The Works of the Rev. Jonathan Swift/Volume 8/The Beasts' Confession to the Priest
THE BEASTS' CONFESSION TO THE PRIEST,
ON OBSERVING HOW MOST MEN MISTAKE THEIR OWN TALENTS. 1732.
I HAVE been long of opinion, that there is not a more general and greater mistake, or of worse consequences through the commerce of mankind, than the wrong judgments they are apt to entertain of their own talents. I knew a stuttering alderman in London, a great frequenter of coffeehouses; who, when a fresh newspaper was brought in, constantly seized it first, and read it aloud to his brother citizens; but in a manner as little intelligible to the standers-by as to himself. How many pretenders to learning expose themselves by choosing to discourse on those very parts of science wherewith they are least acquainted! It is the same case in every other qualification. By the multitude of those who deal in rhymes, from half a sheet to twenty, which come out every minute, there must be at least five hundred poets in the city and suburbs of London; half as many coffeehouse orators, exclusive of the clergy; forty thousand politicians, and four thousand five hundred profound scholars: not to mention the wits, the railers, the smart fellows, and criticks; all as illiterate and impudent as a suburb whore. What are we to think of the fine-dressed sparks, proud of their own personal deformities, which appear the more hideous by the contrast of weaving scarlet and gold, with what they call toupets on their heads, and all the frippery of a modern beau, to make a figure before women; some of them with humpbacks, others hardly five feet high, and every feature of their faces distorted? I have seen many of these insipid pretenders entering into conversation with persons of learning, constantly making the grossest blunders in every sentence, without conveying one single idea fit for a rational creature to spend a thought on; perpetually confounding all chronology, and geography even of present compute, that London hath eleven native fools of the beau and puppy kind, for one among us in Dublin; beside two thirds of ours transplanted thither, who are now naturalized; whereby that overgrown capital exceeds ours in the articles of dunces by forty to one; and what is more to our farther mortification, there is not one distinguished fool of Irish birth or education, who makes any noise in that famous metropolis, unless the London prints be very partial or defective; whereas London is seldom without a dozen of their own educating, who engross the vogue for half a winter together, and are never heard of more, but give place to a new set. This has been the constant progress for at least thirty years past, only allowing for the change of breed and fashion.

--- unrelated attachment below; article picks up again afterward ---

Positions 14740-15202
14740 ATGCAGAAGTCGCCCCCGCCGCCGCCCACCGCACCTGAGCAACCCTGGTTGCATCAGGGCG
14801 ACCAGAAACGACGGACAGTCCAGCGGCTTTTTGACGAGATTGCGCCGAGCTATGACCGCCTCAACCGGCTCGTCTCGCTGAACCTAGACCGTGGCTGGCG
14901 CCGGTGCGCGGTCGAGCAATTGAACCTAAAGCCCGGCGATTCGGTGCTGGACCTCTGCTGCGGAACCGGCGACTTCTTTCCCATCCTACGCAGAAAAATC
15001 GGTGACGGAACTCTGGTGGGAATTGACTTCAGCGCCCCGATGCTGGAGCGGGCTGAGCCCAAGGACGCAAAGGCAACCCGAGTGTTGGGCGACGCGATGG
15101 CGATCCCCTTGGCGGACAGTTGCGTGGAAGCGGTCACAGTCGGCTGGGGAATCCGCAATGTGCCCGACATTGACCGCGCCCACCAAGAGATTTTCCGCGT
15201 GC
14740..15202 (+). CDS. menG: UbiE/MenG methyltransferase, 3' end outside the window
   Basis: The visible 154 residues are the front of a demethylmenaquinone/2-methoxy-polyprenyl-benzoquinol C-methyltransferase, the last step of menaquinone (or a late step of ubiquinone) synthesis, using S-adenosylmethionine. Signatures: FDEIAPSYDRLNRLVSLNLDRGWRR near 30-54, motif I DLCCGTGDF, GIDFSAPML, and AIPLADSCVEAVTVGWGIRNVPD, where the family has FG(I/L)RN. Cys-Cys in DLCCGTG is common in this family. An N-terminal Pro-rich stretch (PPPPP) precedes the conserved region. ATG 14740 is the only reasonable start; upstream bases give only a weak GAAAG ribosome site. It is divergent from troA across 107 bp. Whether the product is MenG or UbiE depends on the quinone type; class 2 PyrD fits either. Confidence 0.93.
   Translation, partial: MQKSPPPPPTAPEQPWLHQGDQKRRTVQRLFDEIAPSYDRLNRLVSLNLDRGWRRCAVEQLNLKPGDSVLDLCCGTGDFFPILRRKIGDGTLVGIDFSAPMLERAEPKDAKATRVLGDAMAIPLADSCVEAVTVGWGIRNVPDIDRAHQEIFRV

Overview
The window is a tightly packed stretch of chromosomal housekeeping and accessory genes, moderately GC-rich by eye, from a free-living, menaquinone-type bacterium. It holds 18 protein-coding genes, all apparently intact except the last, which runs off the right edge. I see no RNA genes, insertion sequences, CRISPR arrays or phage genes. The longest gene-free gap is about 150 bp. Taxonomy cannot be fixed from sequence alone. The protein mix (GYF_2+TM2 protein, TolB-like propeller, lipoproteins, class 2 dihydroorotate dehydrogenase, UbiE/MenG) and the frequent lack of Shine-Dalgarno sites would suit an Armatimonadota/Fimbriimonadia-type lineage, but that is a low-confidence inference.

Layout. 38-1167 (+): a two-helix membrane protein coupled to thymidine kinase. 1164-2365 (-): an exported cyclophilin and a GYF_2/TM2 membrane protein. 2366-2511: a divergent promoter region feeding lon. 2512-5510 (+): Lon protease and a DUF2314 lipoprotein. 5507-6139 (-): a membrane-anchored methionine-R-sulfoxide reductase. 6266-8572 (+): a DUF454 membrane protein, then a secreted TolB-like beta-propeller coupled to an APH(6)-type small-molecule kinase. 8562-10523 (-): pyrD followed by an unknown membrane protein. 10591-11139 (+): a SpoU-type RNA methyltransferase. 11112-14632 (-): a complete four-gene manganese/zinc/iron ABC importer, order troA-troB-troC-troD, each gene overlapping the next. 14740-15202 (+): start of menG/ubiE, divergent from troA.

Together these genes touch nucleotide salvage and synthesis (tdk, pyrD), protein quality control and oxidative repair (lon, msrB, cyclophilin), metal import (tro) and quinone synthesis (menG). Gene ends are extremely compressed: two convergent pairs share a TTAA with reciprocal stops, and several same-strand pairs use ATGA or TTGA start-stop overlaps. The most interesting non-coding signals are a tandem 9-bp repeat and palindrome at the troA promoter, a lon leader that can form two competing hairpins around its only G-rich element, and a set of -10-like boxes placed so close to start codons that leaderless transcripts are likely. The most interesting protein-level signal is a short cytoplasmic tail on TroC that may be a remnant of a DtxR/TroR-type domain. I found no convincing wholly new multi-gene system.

The poem is grounded upon the universal folly in mankind of mistaking their talents; by which the author does a great honour to his own species, almost equalling them with certain brutes; wherein, indeed, he is too partial, as he freely confesses: and yet he has gone as low as he well could, by specifying four animals; the wolf, the ass, the swine, and the ape; all equally mischievous, except the last, who outdoes them in the article of cunning: so great is the pride of man!
WHEN beasts could speak (the learned say
They still can do so every day)
It seems, they had religion then,
As much as now we find in men.
It happened, when a plague broke out,
(Which therefore made them more devout)
The king of brutes (to make it plain,
Of quadrupeds I only mean)
By proclamation gave command,
That every subject in the land
Should to the priest confess their sins;
And thus the pious Wolf begins:
Good father, I must own with shame,